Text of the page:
In praise of a kiwi iconoclast

Dr Michael Johnston
Insights Newsletter
4 August, 2023

It can be hard for a country to admit that one of its idols has feet of clay. As it happens, one of New Zealand’s educational idols not only had feet of clay, but her name was Clay.

In the 1970s, Marie Clay developed the Reading Recovery programme, an intervention to assist primary-aged children struggling to learn to read. The programme involves daily one-on-one lessons for up to 20 weeks. It is based on the now discredited, ‘whole language’ philosophy, which holds that learning to read comes naturally, like oral language.

Early on, Reading Recovery seemed to work. In fact, it became New Zealand’s most famous educational export. The programme was adopted throughout the English-speaking world. Marie Clay became Dame Marie Clay, OBE.

But in 2002, an international group of reading experts, including New Zealand’s Professor James Chapman, wrote an open letter criticising Reading Recovery.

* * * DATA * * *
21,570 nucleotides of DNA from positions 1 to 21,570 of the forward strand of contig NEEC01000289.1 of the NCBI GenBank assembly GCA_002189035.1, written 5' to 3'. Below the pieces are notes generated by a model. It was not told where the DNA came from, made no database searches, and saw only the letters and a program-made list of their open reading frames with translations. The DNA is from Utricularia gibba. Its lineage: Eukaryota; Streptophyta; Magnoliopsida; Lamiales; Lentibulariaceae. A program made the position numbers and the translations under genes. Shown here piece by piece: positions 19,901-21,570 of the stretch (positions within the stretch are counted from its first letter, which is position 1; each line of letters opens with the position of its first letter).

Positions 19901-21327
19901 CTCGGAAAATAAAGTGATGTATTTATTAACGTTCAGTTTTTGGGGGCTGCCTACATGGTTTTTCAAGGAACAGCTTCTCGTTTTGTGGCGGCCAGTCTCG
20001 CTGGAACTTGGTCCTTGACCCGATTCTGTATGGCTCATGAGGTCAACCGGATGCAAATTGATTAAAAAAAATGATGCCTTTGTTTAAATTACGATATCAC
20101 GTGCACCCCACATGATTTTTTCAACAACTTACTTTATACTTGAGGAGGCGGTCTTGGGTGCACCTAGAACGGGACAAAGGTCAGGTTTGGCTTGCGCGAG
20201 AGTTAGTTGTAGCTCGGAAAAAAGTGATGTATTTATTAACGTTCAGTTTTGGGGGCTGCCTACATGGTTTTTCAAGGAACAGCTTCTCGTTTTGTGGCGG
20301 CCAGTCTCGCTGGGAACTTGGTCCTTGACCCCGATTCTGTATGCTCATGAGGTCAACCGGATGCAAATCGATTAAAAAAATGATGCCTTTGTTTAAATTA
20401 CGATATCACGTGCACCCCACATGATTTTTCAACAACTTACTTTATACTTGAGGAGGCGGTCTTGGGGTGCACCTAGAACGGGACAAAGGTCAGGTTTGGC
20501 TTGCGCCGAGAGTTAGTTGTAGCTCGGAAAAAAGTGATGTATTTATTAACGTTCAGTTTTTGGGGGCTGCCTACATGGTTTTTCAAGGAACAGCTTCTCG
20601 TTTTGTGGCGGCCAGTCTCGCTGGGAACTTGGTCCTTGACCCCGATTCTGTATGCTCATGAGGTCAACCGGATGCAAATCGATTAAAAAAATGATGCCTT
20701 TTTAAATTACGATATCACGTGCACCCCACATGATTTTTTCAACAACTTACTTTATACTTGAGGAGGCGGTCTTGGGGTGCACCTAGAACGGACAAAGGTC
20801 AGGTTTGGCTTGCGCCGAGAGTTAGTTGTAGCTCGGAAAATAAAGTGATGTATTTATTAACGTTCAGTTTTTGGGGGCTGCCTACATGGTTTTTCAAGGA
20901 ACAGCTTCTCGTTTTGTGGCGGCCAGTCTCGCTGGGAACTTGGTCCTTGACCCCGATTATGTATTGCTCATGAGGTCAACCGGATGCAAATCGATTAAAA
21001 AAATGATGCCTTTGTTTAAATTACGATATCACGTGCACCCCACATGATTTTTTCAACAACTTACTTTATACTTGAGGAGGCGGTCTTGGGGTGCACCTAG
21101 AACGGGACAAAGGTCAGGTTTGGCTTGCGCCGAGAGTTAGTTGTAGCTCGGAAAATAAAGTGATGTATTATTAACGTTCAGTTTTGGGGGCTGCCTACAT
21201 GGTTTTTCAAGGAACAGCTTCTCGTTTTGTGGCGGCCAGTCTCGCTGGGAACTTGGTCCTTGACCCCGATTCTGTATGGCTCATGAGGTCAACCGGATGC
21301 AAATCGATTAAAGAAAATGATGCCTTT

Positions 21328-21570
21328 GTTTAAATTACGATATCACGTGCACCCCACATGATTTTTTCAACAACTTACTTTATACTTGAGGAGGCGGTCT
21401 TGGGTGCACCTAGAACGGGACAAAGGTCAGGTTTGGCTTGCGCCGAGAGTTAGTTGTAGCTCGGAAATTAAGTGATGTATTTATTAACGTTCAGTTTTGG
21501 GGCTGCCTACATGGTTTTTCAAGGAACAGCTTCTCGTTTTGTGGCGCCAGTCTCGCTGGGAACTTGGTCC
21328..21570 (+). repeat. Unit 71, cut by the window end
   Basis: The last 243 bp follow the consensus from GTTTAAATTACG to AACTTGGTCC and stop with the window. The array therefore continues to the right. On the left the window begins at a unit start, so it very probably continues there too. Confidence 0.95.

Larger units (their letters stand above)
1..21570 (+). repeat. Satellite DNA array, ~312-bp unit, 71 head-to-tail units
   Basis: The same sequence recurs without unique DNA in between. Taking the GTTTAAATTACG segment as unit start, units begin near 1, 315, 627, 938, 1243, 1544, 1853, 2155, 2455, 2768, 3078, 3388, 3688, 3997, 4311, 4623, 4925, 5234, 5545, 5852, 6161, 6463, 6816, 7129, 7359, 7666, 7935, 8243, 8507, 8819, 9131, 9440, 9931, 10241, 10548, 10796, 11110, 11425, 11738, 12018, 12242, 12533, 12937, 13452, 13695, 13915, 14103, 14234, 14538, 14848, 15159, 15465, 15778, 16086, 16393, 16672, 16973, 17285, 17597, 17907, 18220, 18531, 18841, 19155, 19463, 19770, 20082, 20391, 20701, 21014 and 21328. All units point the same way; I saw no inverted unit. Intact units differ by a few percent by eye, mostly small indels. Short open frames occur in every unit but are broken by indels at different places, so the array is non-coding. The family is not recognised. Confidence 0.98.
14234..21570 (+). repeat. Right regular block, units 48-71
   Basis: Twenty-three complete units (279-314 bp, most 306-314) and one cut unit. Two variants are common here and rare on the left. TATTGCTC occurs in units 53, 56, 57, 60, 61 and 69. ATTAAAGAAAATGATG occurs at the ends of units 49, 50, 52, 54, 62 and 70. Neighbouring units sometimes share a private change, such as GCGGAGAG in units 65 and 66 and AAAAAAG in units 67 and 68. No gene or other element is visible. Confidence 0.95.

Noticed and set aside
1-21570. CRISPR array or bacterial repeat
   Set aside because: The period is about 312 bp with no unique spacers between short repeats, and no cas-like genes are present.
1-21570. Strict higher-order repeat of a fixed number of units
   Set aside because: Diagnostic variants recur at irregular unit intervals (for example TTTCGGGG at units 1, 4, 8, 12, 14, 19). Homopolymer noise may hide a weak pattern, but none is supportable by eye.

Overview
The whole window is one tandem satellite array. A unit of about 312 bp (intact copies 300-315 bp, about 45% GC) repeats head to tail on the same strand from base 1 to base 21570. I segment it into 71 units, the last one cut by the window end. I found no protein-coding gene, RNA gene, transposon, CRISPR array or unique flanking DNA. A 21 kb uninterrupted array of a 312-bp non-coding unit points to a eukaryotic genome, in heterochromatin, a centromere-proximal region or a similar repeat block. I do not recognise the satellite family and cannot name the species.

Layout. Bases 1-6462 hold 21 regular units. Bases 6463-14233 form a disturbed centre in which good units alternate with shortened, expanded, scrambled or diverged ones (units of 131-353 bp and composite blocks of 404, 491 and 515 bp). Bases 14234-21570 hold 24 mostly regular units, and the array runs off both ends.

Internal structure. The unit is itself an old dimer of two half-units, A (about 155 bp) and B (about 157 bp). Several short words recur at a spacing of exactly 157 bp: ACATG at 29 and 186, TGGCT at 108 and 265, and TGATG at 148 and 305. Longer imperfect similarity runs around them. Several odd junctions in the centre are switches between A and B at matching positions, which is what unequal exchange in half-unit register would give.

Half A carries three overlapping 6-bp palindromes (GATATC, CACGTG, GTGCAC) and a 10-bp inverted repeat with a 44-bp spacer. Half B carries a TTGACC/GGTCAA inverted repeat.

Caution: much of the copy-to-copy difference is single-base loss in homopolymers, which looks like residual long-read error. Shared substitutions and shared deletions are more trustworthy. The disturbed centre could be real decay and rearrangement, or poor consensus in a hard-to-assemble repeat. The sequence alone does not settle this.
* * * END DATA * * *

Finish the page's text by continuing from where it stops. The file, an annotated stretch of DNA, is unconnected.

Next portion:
The experts pointed out that the programme does little for the poorest readers. They noted that it was not adapting in response to new research findings.  Most troublingly, they observed that the students who made initial gains in Reading Recovery tended to slip back when the intervention was over.

One by one, the countries that had adopted Reading Recovery dropped it. The only country that still runs the intervention is New Zealand. Despite ever-mounting evidence against its effectiveness, the Ministry of Education continues to fund the programme.

The cult of Reading Recovery has, arguably, been the greatest roadblock to New Zealand’s adoption of structured literacy. Structured literacy recognises that reading does not come naturally. It uses the correspondence between spelling and sound to help kids read words they have never seen in print before. Its effectiveness is supported by a wealth of scientific evidence.

The trouble is that the theoretical underpinning of structured literacy is antithetical to that of Reading Recovery. And questioning Reading Recovery in New Zealand is tantamount to heresy. Until recently, anyway.

James Chapman has led the fight to ditch Reading Recovery and adopt structured literacy for decades. Finally, late in his career, it looks as if victory is in the air. Ministry funding is now available to train teachers in structured literacy.

Professor Chapman may not be an idol like Dame Marie. In fact, when it comes to Reading Recovery, he’s an iconoclast. But he has science on his side, and a steely determination to do what’s best for our kids.

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